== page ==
Several threat operations including Sangria Tempest or FIN7, Storm-0569, Storm-1674, and Storm-1113 have exploited Microsoft's "ms-appinstaller protocol" for expediting Windows app installation to facilitate malware distribution, resulting in the deactivation of the protocol, reports The Record, a news site by cybersecurity firm Recorded Future.
Attacks launched in November and December involved the spoofing of legitimate apps that were malicious MSIX packages that would install loader malware and other payloads, such as Black Basta and IcedID, a report from the Microsoft Threat Intelligence team revealed.
Researchers noted Sangria Tempest exploited the protocol to deploy the Carbanak malware while Storm-0569 spread BATLOADER and other post-compromise payloads using the exploit, a report from the Microsoft Threat Intelligence team revealed.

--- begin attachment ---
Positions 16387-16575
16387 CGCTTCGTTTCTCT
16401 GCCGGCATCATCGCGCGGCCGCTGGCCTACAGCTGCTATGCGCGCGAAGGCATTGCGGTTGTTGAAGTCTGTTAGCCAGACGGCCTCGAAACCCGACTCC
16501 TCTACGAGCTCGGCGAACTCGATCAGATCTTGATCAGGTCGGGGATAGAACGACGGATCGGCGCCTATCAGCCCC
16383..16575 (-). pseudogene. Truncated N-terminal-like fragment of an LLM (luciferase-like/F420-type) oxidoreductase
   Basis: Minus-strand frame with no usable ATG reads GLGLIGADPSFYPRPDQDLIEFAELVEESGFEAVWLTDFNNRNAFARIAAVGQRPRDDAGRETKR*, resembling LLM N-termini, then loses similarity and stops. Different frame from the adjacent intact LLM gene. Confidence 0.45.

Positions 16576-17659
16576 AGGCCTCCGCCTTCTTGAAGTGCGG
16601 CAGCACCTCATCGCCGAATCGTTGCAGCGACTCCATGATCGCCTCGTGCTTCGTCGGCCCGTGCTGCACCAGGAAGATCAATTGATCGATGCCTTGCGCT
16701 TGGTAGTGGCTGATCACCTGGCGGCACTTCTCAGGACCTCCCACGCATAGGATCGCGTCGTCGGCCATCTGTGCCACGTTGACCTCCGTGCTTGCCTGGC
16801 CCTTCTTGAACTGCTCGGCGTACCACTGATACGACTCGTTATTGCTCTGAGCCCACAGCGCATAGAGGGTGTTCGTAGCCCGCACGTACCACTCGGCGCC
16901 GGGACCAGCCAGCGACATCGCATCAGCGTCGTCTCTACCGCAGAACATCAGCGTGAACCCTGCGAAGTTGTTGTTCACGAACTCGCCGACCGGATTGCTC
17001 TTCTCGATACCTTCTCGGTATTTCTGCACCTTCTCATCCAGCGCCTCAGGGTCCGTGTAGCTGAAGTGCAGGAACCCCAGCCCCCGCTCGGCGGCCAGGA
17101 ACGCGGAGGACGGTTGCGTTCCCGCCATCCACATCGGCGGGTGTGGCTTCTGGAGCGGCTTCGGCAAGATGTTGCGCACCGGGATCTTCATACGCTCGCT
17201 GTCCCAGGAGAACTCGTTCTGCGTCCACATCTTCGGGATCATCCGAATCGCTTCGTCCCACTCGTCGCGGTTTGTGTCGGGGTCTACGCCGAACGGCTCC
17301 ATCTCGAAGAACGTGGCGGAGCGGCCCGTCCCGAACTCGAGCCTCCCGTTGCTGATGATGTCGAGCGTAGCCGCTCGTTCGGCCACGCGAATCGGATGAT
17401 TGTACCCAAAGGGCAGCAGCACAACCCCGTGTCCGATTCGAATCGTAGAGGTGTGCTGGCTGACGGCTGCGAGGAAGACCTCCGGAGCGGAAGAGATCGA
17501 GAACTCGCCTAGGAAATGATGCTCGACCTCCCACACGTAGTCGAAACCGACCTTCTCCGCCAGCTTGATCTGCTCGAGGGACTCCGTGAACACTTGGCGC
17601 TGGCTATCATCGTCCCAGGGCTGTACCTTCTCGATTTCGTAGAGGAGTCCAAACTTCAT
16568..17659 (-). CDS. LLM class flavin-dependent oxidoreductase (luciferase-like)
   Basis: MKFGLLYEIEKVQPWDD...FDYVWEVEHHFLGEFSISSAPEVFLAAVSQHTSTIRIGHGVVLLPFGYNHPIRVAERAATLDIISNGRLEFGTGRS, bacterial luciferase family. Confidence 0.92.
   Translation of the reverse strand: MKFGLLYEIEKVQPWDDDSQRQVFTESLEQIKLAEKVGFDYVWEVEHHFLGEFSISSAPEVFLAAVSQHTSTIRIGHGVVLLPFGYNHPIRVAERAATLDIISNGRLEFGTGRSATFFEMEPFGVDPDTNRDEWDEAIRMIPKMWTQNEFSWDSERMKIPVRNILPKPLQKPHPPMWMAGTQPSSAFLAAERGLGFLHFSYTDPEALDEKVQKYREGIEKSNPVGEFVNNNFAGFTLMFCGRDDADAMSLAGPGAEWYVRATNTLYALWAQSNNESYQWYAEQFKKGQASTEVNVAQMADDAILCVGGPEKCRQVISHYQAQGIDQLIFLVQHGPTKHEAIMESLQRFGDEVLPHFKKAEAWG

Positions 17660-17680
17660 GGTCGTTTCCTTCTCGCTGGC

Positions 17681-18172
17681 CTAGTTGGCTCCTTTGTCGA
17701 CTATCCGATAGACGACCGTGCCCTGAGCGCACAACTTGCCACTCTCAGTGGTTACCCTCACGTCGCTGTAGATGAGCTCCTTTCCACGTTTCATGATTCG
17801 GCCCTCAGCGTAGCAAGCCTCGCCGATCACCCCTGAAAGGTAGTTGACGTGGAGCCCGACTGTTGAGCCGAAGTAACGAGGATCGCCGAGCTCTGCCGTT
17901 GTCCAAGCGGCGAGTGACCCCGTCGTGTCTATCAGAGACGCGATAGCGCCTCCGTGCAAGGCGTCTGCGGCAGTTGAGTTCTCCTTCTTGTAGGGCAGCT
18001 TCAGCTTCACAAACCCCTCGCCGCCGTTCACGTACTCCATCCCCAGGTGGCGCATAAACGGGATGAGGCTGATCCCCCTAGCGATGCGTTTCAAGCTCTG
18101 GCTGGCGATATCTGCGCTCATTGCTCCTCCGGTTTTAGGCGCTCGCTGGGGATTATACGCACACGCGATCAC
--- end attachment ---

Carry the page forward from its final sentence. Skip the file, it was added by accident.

"Threat actors have likely chosen the ms-appinstaller protocol handler vector because it can bypass mechanisms designed to help keep users safe from malware, such as Microsoft Defender SmartScreen and built-in browser warnings for downloads of executable file formats," said Microsoft.
Malicious updates have been recently issued to the Python Package Index package "django-log-tracker," which was last modified in April 2022, to facilitate the distribution of the Nova Sentinel information-stealing malware, The Hacker News reports.